[bisq-network/proposals] Trust-Minimizing Solution for Onboarding New Bisq Users Without BTC Ownership (Nocoiners) (#214)

dav1dpgit notifications at github.com
Sat Apr 18 15:04:59 UTC 2020

> _This is a Bisq Network proposal. Please familiarize yourself with the [submission and review process](https://docs.bisq.network/proposals.html)._

Bisq requires users to be owners of BTC in order to access Bisq BTC markets.  This is a known barrier to entry for new Bisq users resulting in slower Bisq growth and preventing opportunity to put BTC into the hands of nocoiners.

A nocoiner buy-BTC Bisq trade framework where the buyer takes the first economic transfer steps under cover of 3rd party chargeback process before the seller’s Bisq amount is transferred to a multisig wallet.  In this way the buyer settles the Bisq trade before settlement, proving financial interest in the outcome.
Leverage the existing Bisq transaction structure through a special BTC trade type where if selected at the point of Bisq BTC offer creation (maker sell), the trade has special designations, added steps, restrictions and settlement characteristics such as eliminating buyer BTC security and deferring fees.

How it works

At the time of BTC sell (maker) creation a new checkbox presents the seller to designate the trade as a BTC onboarding transaction.  If the checkbox is selected, the following criteria are changed for the offer:
1)	Size restriction of 0.01 BTC
2)	Fixed price of +1%
3)	Can only be created as a “BTC sell maker” trade
4)	BTC sell account must be a signed account or have at least 180 days of existence for the given settlement and currency combination
5)	Only (one)(five)(TBD?) BTC onboarding offer(s) can exist in the market for a given settlement and currency selection, i.e. onboarding checkbox is disabled until the number of offers for a given currency and settlement method on the network at the time of offer creation are less than this amount
6)	Limited selection of settlement methodologies—BTC onboarding offer only available for rapid settlement, payment invoicing methods but with low-but-potential chargeback such as Revolut, Zelle, SEPA Instant or equivalent
7)	BTC seller does not incur an upfront Bisq fee to post the offer
For clarity, if the BTC onboarding checkbox is selected, all other criteria remain the same, including the BTC seller’s security deposit requirement.

Utilization of a BTC onboarding transaction by a buyer is a one-time opportunity. Upon successful completion of the BTC onboarding trade the BTC buyer taker’s account would be flagged to designate having taken the onboarding offer, and unable to take another BTC onboarding offer in the future.

Settlement information sharing happens before the BTC is moved into a multisig account and the process is reversed for a nocoiner trade type: BTC buyer’s information is provided to the BTC seller.  The BTC seller uses the fiat settlement mechanism to send the BTC buyer a fiat invoice for payment.  The settlement mechanism for BTC onboarding trades must support invoice payment settlements.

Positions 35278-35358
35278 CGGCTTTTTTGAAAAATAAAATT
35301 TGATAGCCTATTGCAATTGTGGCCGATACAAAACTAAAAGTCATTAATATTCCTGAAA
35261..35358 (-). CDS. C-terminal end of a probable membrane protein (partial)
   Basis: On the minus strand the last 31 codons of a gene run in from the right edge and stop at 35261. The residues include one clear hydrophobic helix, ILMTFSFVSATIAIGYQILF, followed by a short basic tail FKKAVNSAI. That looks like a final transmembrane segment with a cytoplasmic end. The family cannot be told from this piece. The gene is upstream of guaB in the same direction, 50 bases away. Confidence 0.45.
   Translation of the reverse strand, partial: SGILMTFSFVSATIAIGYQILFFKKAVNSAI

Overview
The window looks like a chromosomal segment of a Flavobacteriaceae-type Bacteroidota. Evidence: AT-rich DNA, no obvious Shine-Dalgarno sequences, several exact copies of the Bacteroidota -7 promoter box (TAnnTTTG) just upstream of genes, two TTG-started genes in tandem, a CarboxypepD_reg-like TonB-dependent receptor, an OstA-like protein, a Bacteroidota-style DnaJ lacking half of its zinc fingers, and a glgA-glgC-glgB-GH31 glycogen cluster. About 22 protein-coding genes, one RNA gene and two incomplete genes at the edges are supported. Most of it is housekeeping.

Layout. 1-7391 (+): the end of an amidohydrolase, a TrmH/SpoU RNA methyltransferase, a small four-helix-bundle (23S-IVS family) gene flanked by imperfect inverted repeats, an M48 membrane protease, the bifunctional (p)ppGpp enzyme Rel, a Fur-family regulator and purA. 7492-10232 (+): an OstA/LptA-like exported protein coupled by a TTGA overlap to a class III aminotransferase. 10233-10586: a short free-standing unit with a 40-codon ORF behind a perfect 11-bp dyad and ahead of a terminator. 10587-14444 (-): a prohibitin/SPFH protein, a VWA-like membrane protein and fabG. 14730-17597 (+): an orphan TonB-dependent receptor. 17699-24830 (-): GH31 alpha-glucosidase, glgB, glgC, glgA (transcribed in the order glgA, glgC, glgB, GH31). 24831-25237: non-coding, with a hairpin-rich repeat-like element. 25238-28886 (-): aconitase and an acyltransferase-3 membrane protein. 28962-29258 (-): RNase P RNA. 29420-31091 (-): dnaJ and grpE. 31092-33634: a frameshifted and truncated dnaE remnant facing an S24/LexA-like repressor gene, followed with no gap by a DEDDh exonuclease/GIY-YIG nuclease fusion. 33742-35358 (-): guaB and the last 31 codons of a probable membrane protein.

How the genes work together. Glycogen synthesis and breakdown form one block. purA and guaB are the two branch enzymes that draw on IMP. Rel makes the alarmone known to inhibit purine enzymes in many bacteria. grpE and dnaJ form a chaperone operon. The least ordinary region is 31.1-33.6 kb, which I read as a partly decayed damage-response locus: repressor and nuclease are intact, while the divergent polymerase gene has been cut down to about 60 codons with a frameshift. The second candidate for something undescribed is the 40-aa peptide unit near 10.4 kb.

Upon transaction by a qualified BTC buyer, the following changes occur to the trade process:
1)	BTC buyer security deposit is zero
2)	Trade listing is removed from the market bid/offer stack but does not process into multisig
3)	The BTC buyer information is sent to the seller, and Seller creates an invoice within the external payment methodology and sends invoice to buyer; buyer confirms receipt of seller’s invoice within Bisq
4)	BTC buyer sends payment to seller within payment methodology, which the seller confirms within Bisq
5)	Upon seller confirmation of 4), Bisq moves offer to multisig and generally follows the standard settlement process including reconfirmation of payments
6)	Bisq trading fees are subtracted from the settlement due the BTC buyer
For clarity, there is no transfer of BTC from wallet to multisig wallet due to the action of the buyer accepting the trade.  This only happens after the payment from the buyer is confirmed.

If the trade fails due to the BTC buyer before transfer into multisig, the BTC seller retains the BTC and since the trade was never moved from the original multisig there were no additional fees and no need to relist, only to rebroadcast to the nodes if space is available on the stack.  If no space is available then the trade can either be waitlisted to rebroadcast, cancelled and removed or converted to a standard offer.

Could be merged with Proposal #201 (https://github.com/bisq-network/proposals/issues/201)

Potential Risks and Mitigation Techniques

Attack vectors by BTC buyers:  
**Take advantage of trading without a security deposit**
This might be offset through having to pay upfront before any multisig ownership is available, as well as limiting the value of this attack due to the limit of the size and volume of potential transactions.
**Abuse BTC sellers by trading and failing the trades**
Trading and sending incorrect information is possible, but this is then discovered through the invoicing process, allowing for relisting by seller at no cost.
**Block other BTC buyers from trading through multiple transactions**
Limiting the number of trades per account, plus requiring to pay upfront limits the potential of any attacker to financial means.
**Claim for chargeback after receiving BTC**
No different than current exposure within Bisq.

Attack vectors by BTC sellers:
**Sell BTC without incurring DAO fees**
This is a feature for veteran BTC sellers, allowing for a premium to make the market.
**Abuse BTC buyers by trading and failing the trades**
Sellers expose themselves to legal and regional repercussions of the 3rd party settlement system due to invoicing without delivery of services, account freezing and worse.

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